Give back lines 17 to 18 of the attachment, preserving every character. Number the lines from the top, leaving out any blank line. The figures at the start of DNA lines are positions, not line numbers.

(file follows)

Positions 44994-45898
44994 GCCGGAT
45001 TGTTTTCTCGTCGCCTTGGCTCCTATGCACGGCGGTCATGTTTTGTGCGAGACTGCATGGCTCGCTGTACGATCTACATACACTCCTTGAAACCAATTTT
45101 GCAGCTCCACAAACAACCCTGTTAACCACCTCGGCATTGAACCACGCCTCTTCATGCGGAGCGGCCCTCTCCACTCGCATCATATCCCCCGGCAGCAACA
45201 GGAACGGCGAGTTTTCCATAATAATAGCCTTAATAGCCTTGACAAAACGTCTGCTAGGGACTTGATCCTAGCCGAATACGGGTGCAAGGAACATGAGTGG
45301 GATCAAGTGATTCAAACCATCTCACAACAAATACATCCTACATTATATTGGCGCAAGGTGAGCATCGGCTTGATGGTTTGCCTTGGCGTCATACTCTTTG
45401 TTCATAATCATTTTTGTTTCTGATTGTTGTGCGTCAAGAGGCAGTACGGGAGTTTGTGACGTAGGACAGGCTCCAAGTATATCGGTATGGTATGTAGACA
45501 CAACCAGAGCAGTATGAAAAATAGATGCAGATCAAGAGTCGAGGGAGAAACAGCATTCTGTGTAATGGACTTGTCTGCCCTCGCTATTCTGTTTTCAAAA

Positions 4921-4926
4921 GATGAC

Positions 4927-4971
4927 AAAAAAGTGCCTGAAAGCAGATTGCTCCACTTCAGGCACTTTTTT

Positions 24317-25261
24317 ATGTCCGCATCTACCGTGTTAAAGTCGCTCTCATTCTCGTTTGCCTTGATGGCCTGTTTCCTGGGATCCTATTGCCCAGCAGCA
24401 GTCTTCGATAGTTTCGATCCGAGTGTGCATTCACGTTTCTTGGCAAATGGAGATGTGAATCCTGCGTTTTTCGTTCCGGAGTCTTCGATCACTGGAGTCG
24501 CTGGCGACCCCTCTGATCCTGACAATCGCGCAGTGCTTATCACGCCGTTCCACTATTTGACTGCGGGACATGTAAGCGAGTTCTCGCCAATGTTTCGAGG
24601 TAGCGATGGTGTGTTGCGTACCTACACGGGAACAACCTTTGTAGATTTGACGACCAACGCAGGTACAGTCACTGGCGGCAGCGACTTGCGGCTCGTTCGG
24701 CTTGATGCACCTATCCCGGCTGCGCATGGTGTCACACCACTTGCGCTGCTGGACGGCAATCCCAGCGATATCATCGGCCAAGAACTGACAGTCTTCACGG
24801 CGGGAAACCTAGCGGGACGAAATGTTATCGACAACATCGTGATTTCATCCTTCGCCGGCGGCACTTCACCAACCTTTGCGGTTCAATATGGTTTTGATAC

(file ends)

24601 TAGCGATGGTGTGTTGCGTACCTACACGGGAACAACCTTTGTAGATTTGACGACCAACGCAGGTACAGTCACTGGCGGCAGCGACTTGCGGCTCGTTCGG
24701 CTTGATGCACCTATCCCGGCTGCGCATGGTGTCACACCACTTGCGCTGCTGGACGGCAATCCCAGCGATATCATCGGCCAAGAACTGACAGTCTTCACGG